There were no cheers in the Ranoush Café in Gaza City when Barack Obama was inaugurated. A few dozen young Palestinians watched the proceedings on one of the place's four televisions, listening to Al-Jazeera's Arabic voice-over as they sucked on Hubbly Bubblies, which are big water pipes with burning charcoal in the bowl. Afterward, the patrons said they were tentatively pleased. "He will be such a change from Bush, and maybe he won't be under Israel's belly like all the other presidents," said Mahmoud Saqiya, 24, an IT engineer. If there was a consensus, that was it: cautious optimism. Many noted favorably that Obama spoke of reaching out to Muslims; indeed, he was the first president to use the word "Muslim" in an Inaugural Address.
From Gaza to Goa, people have invested Obama with their hopes. Take Omar Tawel, a 24-year-old computer-science graduate who, like most young men in Gaza, is unemployed. During the campaign, Tawel got so fired up that he organized dozens of his English-speaking friends and began cold-calling voters in America using VOIP on his laptop. "You wouldn't believe how many hang-ups there were," he told NEWSWEEK. He never heard from the Obama campaign, but an Arab-American group called and asked him to please stop. "They said it wouldn't help, a lot of people already think he's a Muslim from Africa."
Now Tawel is despondent. He feels betrayed that Obama, as president-elect, refrained from speaking out after Israel pummeled Gaza. And yet, at this café in a shell-pocked building, Tawel's view was roundly ridiculed. "He has many problems to solve," said accountant Rafael Ali, 31. "We need to be patient." Several others noted that it couldn't be a coincidence that Israel declared its ceasefire only two days before Obama's swearing-in—just enough time to pull most of its troops out of Gaza.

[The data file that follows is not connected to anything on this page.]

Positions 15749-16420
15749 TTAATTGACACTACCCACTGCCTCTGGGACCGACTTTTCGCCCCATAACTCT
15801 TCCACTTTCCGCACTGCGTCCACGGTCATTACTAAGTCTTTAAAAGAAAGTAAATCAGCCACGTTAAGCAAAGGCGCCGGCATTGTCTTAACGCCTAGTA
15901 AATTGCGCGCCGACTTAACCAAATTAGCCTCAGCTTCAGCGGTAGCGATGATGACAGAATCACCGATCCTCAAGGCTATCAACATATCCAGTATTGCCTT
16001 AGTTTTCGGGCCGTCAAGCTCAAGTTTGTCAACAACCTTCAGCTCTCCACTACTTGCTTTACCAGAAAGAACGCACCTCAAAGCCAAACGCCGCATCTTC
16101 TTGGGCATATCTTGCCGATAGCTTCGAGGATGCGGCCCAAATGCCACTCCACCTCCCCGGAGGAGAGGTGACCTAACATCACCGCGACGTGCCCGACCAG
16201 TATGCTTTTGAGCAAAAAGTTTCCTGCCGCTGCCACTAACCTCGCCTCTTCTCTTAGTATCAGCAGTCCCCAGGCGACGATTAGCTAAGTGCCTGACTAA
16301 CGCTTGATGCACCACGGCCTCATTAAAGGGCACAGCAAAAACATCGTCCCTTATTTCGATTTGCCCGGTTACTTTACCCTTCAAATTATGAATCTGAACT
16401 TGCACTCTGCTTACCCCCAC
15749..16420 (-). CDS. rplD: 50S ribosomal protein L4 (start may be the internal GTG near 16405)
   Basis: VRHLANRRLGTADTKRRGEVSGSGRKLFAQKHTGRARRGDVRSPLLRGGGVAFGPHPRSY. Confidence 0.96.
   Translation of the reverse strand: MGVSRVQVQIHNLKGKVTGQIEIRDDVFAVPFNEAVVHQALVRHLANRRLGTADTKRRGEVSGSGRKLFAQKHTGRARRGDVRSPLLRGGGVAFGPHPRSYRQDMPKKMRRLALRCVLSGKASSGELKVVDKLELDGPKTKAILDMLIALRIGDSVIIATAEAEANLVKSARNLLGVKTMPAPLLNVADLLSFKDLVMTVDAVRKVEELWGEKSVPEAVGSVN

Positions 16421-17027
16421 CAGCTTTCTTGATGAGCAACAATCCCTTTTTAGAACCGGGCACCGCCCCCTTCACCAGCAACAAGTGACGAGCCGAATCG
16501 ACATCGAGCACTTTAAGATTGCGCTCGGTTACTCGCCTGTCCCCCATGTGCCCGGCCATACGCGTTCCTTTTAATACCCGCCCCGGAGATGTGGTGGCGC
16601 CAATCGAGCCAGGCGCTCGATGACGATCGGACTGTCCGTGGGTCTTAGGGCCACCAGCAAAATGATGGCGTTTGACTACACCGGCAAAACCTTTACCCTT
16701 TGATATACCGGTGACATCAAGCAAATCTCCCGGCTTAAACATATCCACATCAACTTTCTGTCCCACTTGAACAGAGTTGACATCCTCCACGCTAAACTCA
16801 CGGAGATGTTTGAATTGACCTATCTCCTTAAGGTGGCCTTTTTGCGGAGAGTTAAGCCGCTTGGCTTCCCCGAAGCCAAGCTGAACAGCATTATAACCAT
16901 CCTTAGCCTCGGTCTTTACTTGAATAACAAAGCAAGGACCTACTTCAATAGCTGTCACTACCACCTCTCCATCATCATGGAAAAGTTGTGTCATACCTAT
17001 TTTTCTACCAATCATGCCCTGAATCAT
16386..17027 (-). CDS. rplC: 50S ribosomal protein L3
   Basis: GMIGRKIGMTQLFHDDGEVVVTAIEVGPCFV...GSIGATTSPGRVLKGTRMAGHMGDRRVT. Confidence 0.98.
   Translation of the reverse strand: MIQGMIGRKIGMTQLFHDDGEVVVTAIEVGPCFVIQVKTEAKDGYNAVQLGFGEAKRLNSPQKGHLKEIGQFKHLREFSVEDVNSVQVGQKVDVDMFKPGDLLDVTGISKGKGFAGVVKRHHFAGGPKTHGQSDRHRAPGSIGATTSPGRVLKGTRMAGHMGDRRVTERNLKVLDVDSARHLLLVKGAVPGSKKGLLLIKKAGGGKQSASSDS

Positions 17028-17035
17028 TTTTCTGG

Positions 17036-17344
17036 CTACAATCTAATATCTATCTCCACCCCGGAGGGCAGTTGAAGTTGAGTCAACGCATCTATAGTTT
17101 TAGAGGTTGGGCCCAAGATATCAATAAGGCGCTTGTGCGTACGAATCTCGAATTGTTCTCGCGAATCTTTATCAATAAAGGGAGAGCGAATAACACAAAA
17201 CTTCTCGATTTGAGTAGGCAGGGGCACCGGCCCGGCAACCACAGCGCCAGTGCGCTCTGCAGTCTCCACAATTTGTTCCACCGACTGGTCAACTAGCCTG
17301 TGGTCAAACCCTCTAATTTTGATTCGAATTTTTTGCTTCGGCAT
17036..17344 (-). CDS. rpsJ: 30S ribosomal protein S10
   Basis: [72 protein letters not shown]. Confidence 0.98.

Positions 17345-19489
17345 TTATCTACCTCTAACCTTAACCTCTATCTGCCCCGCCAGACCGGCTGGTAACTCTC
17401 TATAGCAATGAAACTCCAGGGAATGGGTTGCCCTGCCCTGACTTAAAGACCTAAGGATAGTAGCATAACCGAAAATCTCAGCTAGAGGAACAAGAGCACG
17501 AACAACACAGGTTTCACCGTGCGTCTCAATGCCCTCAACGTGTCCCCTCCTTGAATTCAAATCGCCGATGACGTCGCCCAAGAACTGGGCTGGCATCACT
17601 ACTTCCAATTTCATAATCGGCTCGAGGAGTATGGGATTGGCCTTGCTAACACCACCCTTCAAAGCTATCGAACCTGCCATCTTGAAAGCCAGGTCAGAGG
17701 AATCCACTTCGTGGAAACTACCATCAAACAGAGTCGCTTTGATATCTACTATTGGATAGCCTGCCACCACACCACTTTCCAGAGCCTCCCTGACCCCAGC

"Ah, he'll screw the Palestinians," said Marouf Dagmoush, a burly 200-pounder, plopping unbidden onto the arm of my chair. He sat too close to be friendly, though he bristled with bonhomie. "The Israelis are just taking a week off for this ceremony." My translator confided that Dagmoush had already asked whether I was an American and where I was staying. "My family's the one that kidnapped Alan Johnston," he boasted, referring to the BBC's Gaza bureau chief who was held for three months in 2007 by militant members of the Dagmoush clan. "Maybe I should kidnap you," he said. I wrote that down. "Don't do that, I'm only kidding."
Very funny. As the old saying goes, Palestinians never miss an opportunity to miss an opportunity. It was a grim reminder that Gaza is still run by terrorists from Hamas, who were popularly elected. Until Palestinians do something about that, there will be limits to what Obama can do for them.